Children Dropping History Lessons At School

12/04/2011 13:20 | Updated 22 May 2015
learnWe are the only country in Europe to allow children to drop history from their studies at 13, and a report from Ofsted has warned the subject is becoming 'marginalised' as a result.

A study by Ofsted found many secondary schools are condensing the curriculum, resulting in courses usually spread over three years being taught in two. The changes mean youngsters can give up some lessons to work on 'topics' rather than subject based timetables.

Ofsted's report on their findings states: 'In England, history is currently not compulsory for students beyond the age of 14 and those in schools offering a two-year Key Stage 3 (11-14-year-olds) course can stop studying history at the age of 13. England is unique in Europe in this respect. In almost all the countries of the European Union, it is compulsory to study history in some form in school until at least the ages of 15 or 16.'

The study, History For All, is based on inspections of history lessons in 83 primary and 83 secondary schools between April 2007 and March 2010.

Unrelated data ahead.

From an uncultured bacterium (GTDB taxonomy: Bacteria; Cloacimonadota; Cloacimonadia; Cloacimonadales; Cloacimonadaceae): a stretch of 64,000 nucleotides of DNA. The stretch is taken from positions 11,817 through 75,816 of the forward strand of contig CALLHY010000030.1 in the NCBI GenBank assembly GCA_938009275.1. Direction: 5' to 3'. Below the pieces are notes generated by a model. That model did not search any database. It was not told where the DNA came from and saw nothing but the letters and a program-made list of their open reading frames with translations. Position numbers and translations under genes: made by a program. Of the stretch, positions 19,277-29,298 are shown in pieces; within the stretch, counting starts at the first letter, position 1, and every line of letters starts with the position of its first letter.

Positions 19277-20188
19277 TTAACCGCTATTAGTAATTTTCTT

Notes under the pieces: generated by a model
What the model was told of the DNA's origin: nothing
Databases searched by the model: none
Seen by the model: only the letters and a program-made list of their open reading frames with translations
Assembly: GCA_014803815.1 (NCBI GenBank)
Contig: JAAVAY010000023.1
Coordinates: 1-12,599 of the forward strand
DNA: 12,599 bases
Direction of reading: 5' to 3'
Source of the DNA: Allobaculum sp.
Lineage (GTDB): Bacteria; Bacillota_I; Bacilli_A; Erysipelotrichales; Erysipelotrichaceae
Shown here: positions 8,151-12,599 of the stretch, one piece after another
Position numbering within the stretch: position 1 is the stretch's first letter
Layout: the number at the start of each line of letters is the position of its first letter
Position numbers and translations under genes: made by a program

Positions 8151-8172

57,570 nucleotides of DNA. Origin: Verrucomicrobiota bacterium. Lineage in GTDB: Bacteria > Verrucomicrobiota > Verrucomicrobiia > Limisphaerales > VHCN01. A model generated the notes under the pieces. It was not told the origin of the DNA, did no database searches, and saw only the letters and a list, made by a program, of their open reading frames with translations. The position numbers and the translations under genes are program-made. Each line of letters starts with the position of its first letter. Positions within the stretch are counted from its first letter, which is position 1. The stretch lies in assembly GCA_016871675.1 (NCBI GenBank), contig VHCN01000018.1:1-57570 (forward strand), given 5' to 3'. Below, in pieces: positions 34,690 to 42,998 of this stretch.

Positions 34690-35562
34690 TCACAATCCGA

Researchers found that in 14 of 58 secondary schools curriculum changes had a negative impact on the teaching of history:

'One of the most serious concerns about poor provision was the tendency for teachers to try to cover too much content and 'spoon-feed' students. As a result, teachers talked too much, lessons were rushed, opportunities for debate and reflection were missed, and students lost interest.'

Nick Gibb, the Schools Minister said the findings were 'worrying': 'It is worrying that Ofsted finds that many pupils lack a chronological understanding of history and are unable to make links between events. It is also a concern that secondary schools are squeezing history out of the curriculum or into general humanities courses.'

What do you think?

Should history be compulsory?

Or should children be choosing wider topics that are of interest to them?

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